November is National premature awareness month. The March of Dimes is dedicated to making babies healthy and helping the families of premature children.
When Stephanie Richards woke up going into pre-term labor at just 29 weeks, her hopes of a normal, healthy pregnancy changed.
"I woke up at one o'clock in the morning and my water had broken, so we called and of course, they immediately wanted us to go in," said Stephanie and Adam Richards.
Doctors were able to delay the labor until 32 weeks, and during that time she received surfactant therapy to aid in Kayleigh's breathing and ensure her lungs would function after birth. The therapy was designed, produced and fully funded by March of Dimes and for little Kayleigh, it made all the difference. After she was born, she had to stay in the NICU for two weeks and her parents say that was the hardest thing.
"It's very hard... it's very hard to leave the hospital everyday knowing she's there. It was rough traveling back and forth to Nashville everyday. I would usually get off work around two o'clock, drive down there and stay until nine or ten o'clock, and drive home. Get up at six o'clock, go back to work and do it all over again," said the Richards.
When she was five months doctors told Kayleigh's parents she had spina bifida, and she may never walk, but she proved fate wrong again when she took her first steps at last year's march of dimes walk for babies.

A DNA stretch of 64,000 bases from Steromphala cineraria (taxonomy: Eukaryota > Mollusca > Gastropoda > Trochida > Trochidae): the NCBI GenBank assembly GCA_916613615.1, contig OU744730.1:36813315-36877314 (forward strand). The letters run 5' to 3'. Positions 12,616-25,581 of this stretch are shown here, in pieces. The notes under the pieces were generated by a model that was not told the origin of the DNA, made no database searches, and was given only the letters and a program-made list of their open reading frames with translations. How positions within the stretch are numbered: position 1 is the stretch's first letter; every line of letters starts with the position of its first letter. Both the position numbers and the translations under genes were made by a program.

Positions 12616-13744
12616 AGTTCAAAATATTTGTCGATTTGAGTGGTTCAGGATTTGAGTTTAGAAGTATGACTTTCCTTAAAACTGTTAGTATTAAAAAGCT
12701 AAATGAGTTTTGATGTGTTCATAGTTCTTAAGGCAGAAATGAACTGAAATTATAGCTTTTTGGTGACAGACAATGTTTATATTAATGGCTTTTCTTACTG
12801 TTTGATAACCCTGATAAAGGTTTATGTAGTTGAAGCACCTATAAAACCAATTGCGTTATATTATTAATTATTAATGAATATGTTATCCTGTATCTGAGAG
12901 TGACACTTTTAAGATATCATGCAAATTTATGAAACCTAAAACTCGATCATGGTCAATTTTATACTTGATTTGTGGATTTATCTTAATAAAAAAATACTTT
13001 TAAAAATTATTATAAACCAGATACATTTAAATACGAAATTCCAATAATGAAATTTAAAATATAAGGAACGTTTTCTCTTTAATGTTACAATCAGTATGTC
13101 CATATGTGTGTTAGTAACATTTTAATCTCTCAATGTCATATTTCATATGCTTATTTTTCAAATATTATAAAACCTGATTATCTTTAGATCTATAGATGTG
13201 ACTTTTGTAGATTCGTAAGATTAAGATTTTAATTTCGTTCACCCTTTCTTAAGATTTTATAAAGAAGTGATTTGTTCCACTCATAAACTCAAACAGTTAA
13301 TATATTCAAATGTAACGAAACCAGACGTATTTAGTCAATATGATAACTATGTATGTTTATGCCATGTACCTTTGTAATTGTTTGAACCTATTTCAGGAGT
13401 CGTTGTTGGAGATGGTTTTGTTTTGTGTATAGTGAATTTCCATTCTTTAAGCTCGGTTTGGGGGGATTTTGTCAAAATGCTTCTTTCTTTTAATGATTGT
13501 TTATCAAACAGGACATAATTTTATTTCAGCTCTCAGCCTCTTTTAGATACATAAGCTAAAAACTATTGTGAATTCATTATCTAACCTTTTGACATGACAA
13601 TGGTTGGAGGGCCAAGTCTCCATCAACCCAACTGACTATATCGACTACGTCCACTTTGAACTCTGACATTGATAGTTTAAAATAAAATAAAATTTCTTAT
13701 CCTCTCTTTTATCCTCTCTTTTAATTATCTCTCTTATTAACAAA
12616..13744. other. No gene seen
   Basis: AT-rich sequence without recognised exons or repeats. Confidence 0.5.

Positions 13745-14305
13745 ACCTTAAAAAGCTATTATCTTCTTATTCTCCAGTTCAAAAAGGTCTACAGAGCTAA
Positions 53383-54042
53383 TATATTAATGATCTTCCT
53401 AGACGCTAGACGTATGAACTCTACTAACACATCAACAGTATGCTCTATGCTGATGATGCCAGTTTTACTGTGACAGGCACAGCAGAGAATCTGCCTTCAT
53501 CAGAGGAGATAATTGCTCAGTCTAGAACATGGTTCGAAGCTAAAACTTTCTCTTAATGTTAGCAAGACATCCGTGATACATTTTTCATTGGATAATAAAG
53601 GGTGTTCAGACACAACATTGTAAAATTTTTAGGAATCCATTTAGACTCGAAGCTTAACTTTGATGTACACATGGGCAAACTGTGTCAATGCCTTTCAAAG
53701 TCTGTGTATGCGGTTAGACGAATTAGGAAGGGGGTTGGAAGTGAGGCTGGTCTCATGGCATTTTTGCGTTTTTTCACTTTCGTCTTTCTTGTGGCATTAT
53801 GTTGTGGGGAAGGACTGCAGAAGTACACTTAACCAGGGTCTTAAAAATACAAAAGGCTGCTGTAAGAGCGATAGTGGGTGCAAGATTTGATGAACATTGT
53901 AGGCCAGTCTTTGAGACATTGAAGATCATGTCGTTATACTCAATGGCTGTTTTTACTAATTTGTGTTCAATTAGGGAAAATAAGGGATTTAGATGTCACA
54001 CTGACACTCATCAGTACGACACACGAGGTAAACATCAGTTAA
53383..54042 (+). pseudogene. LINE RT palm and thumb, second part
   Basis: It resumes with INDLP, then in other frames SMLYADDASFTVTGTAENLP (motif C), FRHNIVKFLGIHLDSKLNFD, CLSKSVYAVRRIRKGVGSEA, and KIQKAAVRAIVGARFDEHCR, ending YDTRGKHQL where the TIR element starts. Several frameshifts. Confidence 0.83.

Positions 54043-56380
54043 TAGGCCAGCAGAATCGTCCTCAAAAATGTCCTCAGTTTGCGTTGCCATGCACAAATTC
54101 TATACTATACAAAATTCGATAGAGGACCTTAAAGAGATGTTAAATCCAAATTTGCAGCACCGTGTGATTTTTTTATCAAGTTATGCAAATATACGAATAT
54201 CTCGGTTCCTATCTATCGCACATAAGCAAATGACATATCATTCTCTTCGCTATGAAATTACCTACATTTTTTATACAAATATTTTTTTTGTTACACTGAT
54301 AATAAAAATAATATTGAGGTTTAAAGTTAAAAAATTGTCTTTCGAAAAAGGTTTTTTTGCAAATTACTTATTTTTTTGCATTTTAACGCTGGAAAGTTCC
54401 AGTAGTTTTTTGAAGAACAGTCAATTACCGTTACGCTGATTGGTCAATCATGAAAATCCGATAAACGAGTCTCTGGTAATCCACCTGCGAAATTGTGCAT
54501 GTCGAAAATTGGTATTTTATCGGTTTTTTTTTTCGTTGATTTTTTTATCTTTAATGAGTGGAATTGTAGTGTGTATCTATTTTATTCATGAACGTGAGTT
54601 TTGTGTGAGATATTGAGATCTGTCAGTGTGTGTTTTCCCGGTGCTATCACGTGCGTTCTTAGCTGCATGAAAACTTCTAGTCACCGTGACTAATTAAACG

Stephanie found out she was pregnant with her son Kyler, and fearing he would have a similar pregnancy. she worked with march of dimes to take every precaution.
"The March of Dimes advocated to have folic acid put into foods, but I also had to take extra folic acid to prevent spina bifida, and I also received the 17P progesterone injections thanks to the March of Dimes," said Richards.
Now the Richards have two healthy babies, and Kayleigh is pretty thankful for that.
"Thank you for saving me," said Kayleigh.
You can help children like Kayleigh and her family by attending the March of Dimes' Signature Chef's Auction on Nov. 29 at 6 p.m. at the Sloan Convention Center. For more information on the event and to reserve tickets call (270) 746-5411.